DIY Project: Reconnect with Nature

Painting by Caspar David Friedrich, Woman Before the Rising Sun, 1818-20

Caspar David Friedrich, Woman Before the Rising Sun, 1818-20, oil on canvas, Museum Folkwang, Essen, Germany

This is called a Sit.

1) Take yourself somewhere away from noise and people. It is possible to do this in a garden, or even among your potted plants, but it is easier to do in a natural place. A quiet beach. In a meadow. By a lake. Up in the mountains. Go alone, or have your companion(s) leave you alone for a while.

2) Walk to a place that feels inviting. You’ll know it when you see it.

3) Sit. It’s best to sit on the ground if your body allows it, to be in direct bodily contact with the soil, leaves, sand, rock.  Actually, it’s even better sometimes to lay back on the ground so your whole spine is against the earth–as long as you don’t fall asleep! It’s also nice to lean against a tree. If you’ll be uncomfortable, though, bring a folding chair.

4) You’re going to sit for at least a half hour. A half hour is a good place to start. Longer sits are really nice, but don’t strain yourself in the beginning. It’s distracting to be wondering about time, so put away your time pieces. Turn off your phone. It is easy to lose track of time while Sitting, so if you’re worried about that, you can bring a kitchen timer, or set an alarm on your phone or watch. Then put those distractions somewhere you can’t see them.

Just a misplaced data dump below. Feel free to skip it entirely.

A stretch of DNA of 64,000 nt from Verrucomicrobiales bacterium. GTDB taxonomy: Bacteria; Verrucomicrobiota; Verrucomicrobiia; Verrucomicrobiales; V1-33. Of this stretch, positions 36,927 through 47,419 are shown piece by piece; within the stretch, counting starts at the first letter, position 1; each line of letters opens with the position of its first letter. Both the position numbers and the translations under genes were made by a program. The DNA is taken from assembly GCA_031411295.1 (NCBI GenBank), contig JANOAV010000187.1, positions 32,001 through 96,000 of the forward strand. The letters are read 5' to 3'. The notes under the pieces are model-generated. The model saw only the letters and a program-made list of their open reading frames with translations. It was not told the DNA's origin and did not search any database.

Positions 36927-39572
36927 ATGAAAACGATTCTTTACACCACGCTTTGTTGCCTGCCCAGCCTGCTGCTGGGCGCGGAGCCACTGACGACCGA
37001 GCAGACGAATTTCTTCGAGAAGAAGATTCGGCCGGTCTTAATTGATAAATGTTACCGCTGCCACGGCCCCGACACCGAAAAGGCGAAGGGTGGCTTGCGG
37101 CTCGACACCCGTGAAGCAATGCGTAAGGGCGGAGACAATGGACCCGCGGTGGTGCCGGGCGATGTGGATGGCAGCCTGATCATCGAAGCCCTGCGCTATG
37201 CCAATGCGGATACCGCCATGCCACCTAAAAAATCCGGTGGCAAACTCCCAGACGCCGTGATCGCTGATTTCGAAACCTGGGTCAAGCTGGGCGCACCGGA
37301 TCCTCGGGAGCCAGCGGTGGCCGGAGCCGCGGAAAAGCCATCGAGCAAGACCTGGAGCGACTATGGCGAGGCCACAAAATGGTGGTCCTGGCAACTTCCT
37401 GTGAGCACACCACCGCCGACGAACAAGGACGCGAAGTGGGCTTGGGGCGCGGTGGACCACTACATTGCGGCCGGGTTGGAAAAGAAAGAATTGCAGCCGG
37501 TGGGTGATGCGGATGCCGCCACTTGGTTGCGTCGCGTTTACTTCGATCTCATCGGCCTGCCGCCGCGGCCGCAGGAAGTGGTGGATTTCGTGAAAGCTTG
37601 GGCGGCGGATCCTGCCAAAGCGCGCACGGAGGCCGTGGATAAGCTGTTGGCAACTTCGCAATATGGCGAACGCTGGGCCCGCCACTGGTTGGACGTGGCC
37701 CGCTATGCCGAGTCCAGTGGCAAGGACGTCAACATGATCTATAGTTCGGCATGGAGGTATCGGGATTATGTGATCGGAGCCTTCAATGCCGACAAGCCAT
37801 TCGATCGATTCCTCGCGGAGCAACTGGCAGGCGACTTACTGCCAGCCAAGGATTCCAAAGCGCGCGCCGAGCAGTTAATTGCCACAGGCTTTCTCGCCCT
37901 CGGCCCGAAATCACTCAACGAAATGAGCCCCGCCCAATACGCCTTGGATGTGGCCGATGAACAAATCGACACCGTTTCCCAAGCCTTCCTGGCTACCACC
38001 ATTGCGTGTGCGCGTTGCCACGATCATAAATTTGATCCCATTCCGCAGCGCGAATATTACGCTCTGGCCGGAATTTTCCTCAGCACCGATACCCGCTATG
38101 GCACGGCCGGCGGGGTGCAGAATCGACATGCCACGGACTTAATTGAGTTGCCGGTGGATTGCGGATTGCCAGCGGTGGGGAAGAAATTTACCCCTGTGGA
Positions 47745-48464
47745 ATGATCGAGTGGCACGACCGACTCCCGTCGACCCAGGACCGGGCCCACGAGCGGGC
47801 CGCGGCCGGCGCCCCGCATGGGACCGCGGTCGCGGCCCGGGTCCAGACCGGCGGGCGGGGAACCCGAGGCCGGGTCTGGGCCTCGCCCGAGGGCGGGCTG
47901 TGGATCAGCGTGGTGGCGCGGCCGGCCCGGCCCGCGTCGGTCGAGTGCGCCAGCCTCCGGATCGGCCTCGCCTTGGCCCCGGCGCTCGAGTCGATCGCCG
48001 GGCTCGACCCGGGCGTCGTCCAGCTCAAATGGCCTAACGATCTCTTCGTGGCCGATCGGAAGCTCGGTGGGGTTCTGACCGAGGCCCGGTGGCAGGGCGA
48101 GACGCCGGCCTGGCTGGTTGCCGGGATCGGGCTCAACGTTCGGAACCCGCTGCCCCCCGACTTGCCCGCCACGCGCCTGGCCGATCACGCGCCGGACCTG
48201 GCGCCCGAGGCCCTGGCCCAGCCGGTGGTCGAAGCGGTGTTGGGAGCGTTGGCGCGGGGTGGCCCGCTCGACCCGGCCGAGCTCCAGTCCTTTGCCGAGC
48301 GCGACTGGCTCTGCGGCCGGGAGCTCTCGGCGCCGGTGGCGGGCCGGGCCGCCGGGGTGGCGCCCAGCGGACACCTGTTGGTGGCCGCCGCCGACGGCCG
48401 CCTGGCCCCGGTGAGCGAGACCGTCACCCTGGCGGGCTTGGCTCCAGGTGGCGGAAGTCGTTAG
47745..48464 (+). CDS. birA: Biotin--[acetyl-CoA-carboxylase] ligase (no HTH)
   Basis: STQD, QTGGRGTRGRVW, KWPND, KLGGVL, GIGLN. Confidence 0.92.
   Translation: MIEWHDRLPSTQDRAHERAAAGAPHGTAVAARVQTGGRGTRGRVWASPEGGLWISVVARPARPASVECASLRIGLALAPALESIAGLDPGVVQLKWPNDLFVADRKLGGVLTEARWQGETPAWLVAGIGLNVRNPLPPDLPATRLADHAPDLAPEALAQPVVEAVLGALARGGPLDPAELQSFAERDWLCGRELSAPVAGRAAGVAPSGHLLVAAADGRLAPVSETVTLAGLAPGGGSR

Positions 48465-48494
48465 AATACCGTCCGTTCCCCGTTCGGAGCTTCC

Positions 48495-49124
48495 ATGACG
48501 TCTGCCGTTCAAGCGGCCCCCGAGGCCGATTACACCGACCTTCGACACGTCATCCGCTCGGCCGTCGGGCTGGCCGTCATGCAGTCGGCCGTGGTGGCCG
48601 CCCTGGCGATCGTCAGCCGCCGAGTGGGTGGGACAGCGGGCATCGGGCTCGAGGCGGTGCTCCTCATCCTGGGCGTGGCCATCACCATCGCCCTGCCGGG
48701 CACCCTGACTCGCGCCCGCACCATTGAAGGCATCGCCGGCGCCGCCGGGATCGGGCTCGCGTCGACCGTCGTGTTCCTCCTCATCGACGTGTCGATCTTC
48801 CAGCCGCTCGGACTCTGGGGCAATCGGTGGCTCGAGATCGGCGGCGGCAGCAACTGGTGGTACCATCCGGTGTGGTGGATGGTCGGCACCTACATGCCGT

5) Sitting, look around you. Sniff the air. Feel the ground under your fingers and toes. Feel the breeze on your skin.  Listen. What do you hear? Make a note of what you hear right off, because the sounds will change. By walking into a wild place, you alarm the birds and little creatures. They may make noises of challenge or warning as you take your place, or they might go silent. If you’re observant, you’ll notice their calls change as you relax–and they relax and accept you as part of the landscape.

6) There is no agenda. Just be. If your thoughts turn inward and you start thinking about work, lunch, or whatever, refocus on nature. Always come back to nature. It’s as easy as that. Be a big eye, seeing but not thinking. Look at the big vista around you. Look at the sky. Look at the small details. The ant on the grass blade. The hawk on the tall branch. Listening to the bird calls or the wind in the trees will help keep your thoughts quiet.

Remember, this is time for yourself. It’s important. We’re so trained to always be doing that it can seem wrong to do nothing. Tell yourself for the next half hour, Sitting is your job.

7) You should never Sit with expectations of what might/should happen. You must remain open, impressionable, soft. Listen with your heart as well as your ears. You may “hear” something. Feel something. Understand something. Let those impressions come. Do not dismiss them.

8) Re: animals.  It’s always a gift to see animals in nature. Your stillness might induce a wild animal to come into view, but wanting or expecting a wild animal to come into view is the surest way to drive it off.  If you really want to see an animal, pretend you’re a rock, or a bush or a tree. Really live it. For instance, if you’re a rock, feel how heavy and old you are. Feel the moss on your surface, the light scurrying feet of a lizard crawling across you. Think rock thoughts. If you can convince yourself, you may convince the animals. At any rate, you won’t be putting off anxious, predatory vibes.